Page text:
A bit about my trade…

Even while enjoying my writer’s block, I still won’t disappoint you. … My browsing has yielded some material, and I am going to share it with you.

It all began with googling for some notes on CFD. One thing led to another, and soon enough, I was at this page [^] maintained by Prof. Praveen Chandrashekhar of TIFR Bangalore.

Do go through the aforementioned link; highly recommended. It tells you about the nature of my trade [CFD]…

As that page notes, this article had first appeared in the AIAA Student Journal. Looking at the particulars of the anachronisms, I wanted to know the precise date of the writing. Googling on the title of the article led me to a PDF document which was hidden under a “webpage-old” sub-directory, for the web pages for the ME608 course offered by Prof. Jayathi Murthy at Purdue [^]. At the bottom of this PDF document is a note that the AIAA article had appeared in the Summer of 1985. … Hmm…. Sounds right.

If you enjoy your writer’s block [the way I do], one sure way to continue having it intact is to continue googling. You are guaranteed never to come out it. I mean to say, at least as far as I know, there is no equivalent of Godwin’s law [^] on the browsing side.

Anyway, so, what I next googled on was: “wind tunnels.” I was expecting to see the Wright brothers as the inventors of the idea. Well, I was proved wrong. The history section on the Wiki page [^] mentions Benjamin Robins and his “whirling arm” apparatus to determine drag. The reference for this fact goes to a book bearing the title “Mathematical Tracts of the late Benjamin Robins, Esq,” published, I gathered, in 1761. The description of the reference adds the sub-title (or the chapter title): “An account of the experiments, relating to the resistance of the air, exhibited at different times before the Royal Society, in the year 1746.” [The emphasis in the italics is mine, of course! [Couldn’t you have just guessed it?]]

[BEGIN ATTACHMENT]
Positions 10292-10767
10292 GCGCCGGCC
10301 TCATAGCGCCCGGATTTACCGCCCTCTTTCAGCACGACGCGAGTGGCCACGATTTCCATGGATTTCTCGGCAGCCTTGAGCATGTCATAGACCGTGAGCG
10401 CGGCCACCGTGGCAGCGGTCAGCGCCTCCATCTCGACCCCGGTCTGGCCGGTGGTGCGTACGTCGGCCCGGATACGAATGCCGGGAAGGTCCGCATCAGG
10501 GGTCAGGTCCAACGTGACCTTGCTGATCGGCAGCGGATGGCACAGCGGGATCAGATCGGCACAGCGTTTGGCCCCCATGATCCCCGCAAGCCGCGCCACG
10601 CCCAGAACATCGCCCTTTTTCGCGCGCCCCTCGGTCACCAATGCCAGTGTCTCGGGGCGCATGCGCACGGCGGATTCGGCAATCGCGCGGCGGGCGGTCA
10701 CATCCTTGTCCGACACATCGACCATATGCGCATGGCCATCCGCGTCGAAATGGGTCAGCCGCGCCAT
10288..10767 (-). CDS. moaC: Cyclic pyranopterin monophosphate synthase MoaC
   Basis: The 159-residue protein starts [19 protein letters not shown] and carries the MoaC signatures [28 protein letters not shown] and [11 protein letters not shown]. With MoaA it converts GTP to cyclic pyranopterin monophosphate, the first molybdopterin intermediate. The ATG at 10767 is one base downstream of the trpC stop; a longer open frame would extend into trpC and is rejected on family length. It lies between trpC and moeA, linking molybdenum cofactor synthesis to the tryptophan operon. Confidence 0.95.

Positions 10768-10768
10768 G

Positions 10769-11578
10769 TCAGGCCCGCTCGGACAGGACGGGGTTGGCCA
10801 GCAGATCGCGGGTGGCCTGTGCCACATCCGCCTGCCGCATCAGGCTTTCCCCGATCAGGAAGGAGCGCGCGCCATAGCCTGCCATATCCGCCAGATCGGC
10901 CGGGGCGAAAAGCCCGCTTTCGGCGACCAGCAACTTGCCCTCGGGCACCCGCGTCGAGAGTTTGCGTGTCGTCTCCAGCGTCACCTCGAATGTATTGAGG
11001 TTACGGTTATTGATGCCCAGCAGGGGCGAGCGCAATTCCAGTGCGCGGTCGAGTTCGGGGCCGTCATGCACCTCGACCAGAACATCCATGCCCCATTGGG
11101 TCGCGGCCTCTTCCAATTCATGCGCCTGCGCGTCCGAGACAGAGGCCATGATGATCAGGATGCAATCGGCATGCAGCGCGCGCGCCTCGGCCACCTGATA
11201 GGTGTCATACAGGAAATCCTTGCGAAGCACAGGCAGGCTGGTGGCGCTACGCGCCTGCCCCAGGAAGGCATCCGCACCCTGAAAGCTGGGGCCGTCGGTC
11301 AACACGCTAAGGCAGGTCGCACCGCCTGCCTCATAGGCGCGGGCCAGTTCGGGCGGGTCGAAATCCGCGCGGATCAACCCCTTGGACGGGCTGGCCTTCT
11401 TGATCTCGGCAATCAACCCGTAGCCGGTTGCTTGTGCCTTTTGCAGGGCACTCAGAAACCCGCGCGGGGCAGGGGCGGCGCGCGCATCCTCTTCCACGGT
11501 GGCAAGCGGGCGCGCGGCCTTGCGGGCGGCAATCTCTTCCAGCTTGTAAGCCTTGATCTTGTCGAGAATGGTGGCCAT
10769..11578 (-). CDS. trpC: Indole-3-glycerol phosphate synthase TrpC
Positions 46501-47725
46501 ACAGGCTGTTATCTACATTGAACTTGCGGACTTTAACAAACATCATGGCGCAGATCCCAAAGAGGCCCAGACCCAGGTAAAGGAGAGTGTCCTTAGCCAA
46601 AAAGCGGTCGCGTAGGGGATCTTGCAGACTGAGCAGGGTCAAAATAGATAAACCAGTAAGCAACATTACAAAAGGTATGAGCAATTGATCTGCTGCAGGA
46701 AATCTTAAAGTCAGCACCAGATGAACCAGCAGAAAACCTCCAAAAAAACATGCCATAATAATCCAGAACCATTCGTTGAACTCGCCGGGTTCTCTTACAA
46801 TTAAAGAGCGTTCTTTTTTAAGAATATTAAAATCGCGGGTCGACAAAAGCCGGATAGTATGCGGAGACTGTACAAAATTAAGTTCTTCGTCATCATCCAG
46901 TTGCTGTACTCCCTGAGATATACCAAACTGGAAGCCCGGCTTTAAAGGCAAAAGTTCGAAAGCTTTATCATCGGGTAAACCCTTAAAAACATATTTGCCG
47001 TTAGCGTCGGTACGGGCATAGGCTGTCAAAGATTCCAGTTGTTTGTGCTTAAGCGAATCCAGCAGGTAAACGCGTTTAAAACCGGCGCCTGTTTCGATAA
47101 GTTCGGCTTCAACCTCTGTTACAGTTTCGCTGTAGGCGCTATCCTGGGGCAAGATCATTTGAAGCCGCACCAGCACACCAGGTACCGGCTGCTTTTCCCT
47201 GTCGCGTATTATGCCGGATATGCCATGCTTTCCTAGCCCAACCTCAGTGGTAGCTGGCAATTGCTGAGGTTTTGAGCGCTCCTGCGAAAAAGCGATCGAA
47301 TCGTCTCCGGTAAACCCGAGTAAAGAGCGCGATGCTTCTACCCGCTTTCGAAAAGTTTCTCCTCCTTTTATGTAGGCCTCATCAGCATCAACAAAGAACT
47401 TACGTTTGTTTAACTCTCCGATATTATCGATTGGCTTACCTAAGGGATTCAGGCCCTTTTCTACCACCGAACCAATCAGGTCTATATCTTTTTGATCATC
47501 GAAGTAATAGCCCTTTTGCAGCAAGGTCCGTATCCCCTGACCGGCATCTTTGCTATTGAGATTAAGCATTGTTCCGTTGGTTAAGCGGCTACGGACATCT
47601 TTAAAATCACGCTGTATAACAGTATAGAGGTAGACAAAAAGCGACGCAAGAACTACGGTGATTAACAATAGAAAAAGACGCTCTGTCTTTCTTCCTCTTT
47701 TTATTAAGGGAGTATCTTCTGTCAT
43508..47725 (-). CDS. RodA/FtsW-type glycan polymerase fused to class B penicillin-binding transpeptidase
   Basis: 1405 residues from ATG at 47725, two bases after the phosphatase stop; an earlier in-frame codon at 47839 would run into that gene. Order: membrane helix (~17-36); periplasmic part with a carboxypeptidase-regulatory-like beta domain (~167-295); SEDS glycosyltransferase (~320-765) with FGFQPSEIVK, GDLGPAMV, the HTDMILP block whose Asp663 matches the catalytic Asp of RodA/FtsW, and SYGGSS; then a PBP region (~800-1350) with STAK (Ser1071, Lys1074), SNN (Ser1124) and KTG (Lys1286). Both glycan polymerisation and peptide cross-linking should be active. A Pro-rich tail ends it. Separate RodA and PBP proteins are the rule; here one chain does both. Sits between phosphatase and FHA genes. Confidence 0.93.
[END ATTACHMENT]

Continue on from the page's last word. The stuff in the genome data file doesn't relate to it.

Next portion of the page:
Since I didn’t know anything about the “whirling arm,” and since the Wiki article didn’t explain it either, a continuation of googling was entirely in order. [The other reason was what I’ve told you already: I was enjoying my writer’s block, and didn’t want it to go away—not so soon, anyway.] The fallout of the search was one k-12 level page maintained by NASA [^]. Typical of the government-run NASA, there was no diagram to illustrate the text. … So I quickly closed the tab, came back to the next entries in the search results, and landed on this blog post [^] by “Gina.” The name of the blog was “Fluids in motion.”

… Interesting…. You know, I knew about, you know, “Fuck Yeah Fluid Dynamics” [^] (which is a major time- and bandwidth-sink) but not about “Fluids in motion.” So I had to browse the new blog, too. [As to the FYFD, I only today discovered the origin of the peculiar name; it is given in the Science mag story here [^].]

Anyway, coming back to Gina’s blog, I then clicked on the “fluids” category, and landed here [^]… Turns out that Gina’s is a less demanding on the bandwidth, as compared to FYFD. [… I happen to have nearly exhausted my monthly data limit of 10 GB, and the monthly renewal is on the 5th June. …. Sigh!…]

Anyway, so here I was, at Gina’s blog, and the first post in the “fluids” category was on “murmuration of starlings,” [^]. There was a link to a video… Video… Video? … Intermediate Conclusion: Writer’s blocks are costly. … Soon after, a quiet temptation thought: I must get to know what the phrase “murmuration of starlings” means. … A weighing in of the options, and the final conclusion: what the hell! [what else], I will buy an extra 1 or 2 GB add-on pack, but I gotta see that video. [Writer’s block, I told you, is enjoyable.] … Anyway, go, watch that video. It’s awesome. Also, Gina’s book “Modeling Ships and Space Craft.” It too seems to be awesome: [^] and [^].

The only way to avoid further spending on the bandwidth was to get out of my writer’s block. Somehow.

So, I browsed a bit on the term [^], and took the links on the first page of this search. To my dismay, I found that not even a single piece was helpful to me, because none was relevant to my situation: every piece of advice there was obviously written only after assuming that you are not enjoying your writer’s block. But what if you do? …